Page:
STS9's David Phipps Reminds Us That "Musicians Are Human Too"
A popular Season 9 episode of South Park titled "Die, Hippie, Die" depicted jam-band culture as a bunch of bleary-eyed people who mumble about saving the world while not ever doing much besides bobbing their heads to "crunchy grooves," all spaced out on the reefer.
If psychedelic-flavored concerts these days are nothing more than ignorance fests, as the episode suggests, then maybe it was irresponsible for David Phipps to devote his life after college to playing music with electro-rock band STS9 instead of pursuing a career in industrial design. That was what he was all set to do when he made the decision to jam.
"There is kind of a generic description of jam culture," Phipps says. "The stoned activist. I could see where people could think that. But not every kid at our concert has got a hemp necklace on. And the fan of jam-based music is one of the most open-minded fans out there."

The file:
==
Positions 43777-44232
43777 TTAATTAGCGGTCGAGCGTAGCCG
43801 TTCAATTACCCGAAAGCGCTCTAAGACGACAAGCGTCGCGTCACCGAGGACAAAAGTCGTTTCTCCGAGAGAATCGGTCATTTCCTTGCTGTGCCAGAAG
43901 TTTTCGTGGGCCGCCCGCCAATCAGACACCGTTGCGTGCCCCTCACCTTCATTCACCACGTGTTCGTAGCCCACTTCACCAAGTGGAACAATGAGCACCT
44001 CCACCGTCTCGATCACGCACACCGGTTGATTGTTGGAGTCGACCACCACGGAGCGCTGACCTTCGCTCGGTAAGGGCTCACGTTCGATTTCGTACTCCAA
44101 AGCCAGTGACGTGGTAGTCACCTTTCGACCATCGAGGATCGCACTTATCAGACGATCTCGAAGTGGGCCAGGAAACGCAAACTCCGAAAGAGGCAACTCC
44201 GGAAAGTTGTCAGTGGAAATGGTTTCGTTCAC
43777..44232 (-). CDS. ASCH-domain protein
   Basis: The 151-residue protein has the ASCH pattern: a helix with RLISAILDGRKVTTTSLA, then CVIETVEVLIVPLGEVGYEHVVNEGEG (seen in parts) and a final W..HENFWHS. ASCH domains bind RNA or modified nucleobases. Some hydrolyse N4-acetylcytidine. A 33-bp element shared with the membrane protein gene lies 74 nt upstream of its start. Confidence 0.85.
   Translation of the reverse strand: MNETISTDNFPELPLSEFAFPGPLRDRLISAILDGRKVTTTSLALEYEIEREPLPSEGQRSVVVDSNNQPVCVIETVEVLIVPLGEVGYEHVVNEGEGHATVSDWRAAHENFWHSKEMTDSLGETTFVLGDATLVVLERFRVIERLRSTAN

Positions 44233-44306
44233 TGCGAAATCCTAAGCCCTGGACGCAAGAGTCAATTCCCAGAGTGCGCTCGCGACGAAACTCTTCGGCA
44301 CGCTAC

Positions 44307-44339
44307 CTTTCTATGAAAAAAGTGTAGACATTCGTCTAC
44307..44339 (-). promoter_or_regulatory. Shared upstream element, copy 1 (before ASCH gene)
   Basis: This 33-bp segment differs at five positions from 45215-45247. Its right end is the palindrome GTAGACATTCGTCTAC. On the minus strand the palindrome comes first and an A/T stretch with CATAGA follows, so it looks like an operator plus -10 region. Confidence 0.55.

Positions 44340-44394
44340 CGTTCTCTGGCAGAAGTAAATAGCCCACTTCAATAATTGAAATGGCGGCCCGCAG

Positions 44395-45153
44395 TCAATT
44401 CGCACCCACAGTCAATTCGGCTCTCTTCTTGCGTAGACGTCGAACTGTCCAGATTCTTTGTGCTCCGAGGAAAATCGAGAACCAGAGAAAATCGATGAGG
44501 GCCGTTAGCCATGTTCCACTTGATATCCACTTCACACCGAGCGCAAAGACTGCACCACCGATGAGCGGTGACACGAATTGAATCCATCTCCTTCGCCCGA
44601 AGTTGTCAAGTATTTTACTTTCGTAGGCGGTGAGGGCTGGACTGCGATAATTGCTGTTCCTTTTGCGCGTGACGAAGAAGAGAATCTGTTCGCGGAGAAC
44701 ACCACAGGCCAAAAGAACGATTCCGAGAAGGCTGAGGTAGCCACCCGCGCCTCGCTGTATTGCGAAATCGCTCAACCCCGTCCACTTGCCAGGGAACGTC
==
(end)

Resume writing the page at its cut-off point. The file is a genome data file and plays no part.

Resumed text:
Those who are familiar with STS9 know that more has happened in their 15-year career than a bunch of head-bobbing. Social work has been nearly as strong a theme for the band as trippy synth and laser lights.
The group has done a carbon neutral tour, generated money to help rebuild New Orleans after Hurricane Katrina, and in recent years collected lots of food for hungry folks through its work with Conscious Alliance.
In doing so, it's made an effort to use its position to have a positive influence in a responsible manner.
"Musicians are human too," Phipps says. "We all have our own problems and demons that we're all struggling through as well. So just because we have a platform doesn't mean we should be running our mouths all the time. With that platform and with that audience, though, if you are in a stable place and see something unjust, then I do feel that you have a responsibility to speak up and try to rally people."